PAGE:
Fake CV spam campaign marks return on malicious email attachments

Websense says the spam blast, featuring 230 million messages, lasted just hours but if opened it could have given attackers free reign over victim machines.

Malicious attachments over email are back. That technique had died down for a while; now we see a big resurgence.
Carl Leonard
European Research ManagerWebsense Inc.

The campaign was picked up by U.S.-based Websense Inc. Wednesday morning, when the sudden blast of messages took place. The company's European research manager, Carl Leonard, said on Thursday: "The campaign was confined to a very short period of time. Yesterday morning we saw 230 million messages. This morning we saw just 13. The malware authors really do make their campaigns short and sweet."

The spam messages came with a subject line of 'New Resume' and the text read "Please review my CV, thank you!" or had a similar message enquiring about a vacancy. Some attachments appeared as JPEG files and others as ZIP compressed files.

If recipients click on the attachment, it immediately unpacks an executable dropper program, which connects to a URL in the davidopolko.ru domain for its command-and-control functions. At the time of the attack, just more than half of the AV vendors had detection for this attack, according to the VirusTotal website.

According to Leonard, the program then modifies the victim computer's registry, slows the machine, and loads a rogue antivirus program.

"It slows down the machine, to convince the user the machine has been infected, and changes the desktop. It then throws up some dialogue boxes that are very difficult to get rid of," Leonard said. "Eventually it takes you to a website that appears to have security certificates, which looks like a legitimate AV site."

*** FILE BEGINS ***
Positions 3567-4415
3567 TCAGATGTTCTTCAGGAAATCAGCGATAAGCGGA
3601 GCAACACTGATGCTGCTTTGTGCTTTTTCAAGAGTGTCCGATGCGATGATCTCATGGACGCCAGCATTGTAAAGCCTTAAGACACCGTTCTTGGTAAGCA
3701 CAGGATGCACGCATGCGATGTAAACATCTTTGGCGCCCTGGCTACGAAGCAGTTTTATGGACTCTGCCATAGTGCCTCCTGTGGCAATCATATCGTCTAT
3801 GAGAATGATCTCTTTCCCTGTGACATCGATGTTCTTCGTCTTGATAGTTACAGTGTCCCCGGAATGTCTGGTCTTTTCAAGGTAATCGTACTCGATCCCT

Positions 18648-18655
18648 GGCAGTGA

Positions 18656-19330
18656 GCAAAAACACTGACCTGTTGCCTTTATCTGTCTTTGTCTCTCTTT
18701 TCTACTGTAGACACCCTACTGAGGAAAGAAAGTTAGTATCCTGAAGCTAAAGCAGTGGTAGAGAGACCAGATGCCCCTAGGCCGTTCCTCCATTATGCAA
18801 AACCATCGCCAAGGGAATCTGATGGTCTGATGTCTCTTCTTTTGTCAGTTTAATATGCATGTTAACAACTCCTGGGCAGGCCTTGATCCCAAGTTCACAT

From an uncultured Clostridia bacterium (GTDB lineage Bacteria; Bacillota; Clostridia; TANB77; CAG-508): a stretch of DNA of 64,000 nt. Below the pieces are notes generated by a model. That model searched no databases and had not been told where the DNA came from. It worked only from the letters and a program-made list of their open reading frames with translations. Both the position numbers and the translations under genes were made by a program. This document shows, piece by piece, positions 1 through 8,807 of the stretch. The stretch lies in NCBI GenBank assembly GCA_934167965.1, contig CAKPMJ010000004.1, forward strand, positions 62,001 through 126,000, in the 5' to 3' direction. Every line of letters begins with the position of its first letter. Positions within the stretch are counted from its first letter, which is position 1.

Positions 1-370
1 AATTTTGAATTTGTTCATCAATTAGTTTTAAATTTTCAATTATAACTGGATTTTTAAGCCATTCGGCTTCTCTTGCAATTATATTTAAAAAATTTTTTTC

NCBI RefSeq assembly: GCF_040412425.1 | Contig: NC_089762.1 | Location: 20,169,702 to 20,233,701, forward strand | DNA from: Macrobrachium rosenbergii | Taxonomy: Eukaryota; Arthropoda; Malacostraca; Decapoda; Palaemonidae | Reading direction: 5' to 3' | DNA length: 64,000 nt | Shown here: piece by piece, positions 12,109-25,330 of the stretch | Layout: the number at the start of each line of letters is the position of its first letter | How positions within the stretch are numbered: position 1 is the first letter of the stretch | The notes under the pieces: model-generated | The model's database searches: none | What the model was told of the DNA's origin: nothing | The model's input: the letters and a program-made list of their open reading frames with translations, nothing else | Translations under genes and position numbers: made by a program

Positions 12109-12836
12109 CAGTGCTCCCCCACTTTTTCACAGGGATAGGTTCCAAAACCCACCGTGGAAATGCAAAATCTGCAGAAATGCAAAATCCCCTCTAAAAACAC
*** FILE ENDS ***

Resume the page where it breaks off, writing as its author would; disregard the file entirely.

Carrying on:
In truth, the machine is infected and can be infected with whatever additional payload the malware authors choose to send. "Every few days, it seems the payload could change and the user has a machine that is pretty unusable," Leonard said.

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Although it seems the CV spam attacks are not targeted at specific HR professionals, Leonard said the campaign was cleverly timed to appeal to any recipient who might be involved in recruiting staff.

"The people who were most likely to look at it would also have access to sensitive data. HR staff usually have access to employee databases, so that could be one of the reasons why they chose this particular trick," he said.

He also warned that infected computers could be used not only as bots to send out more spam, but also to access sensitive information on the user's network. He also warned that we can expect to see more of this kind of attack.

"Malicious attachments over email are back," Leonard said. "That technique had died down for a while; now we see a big resurgence."

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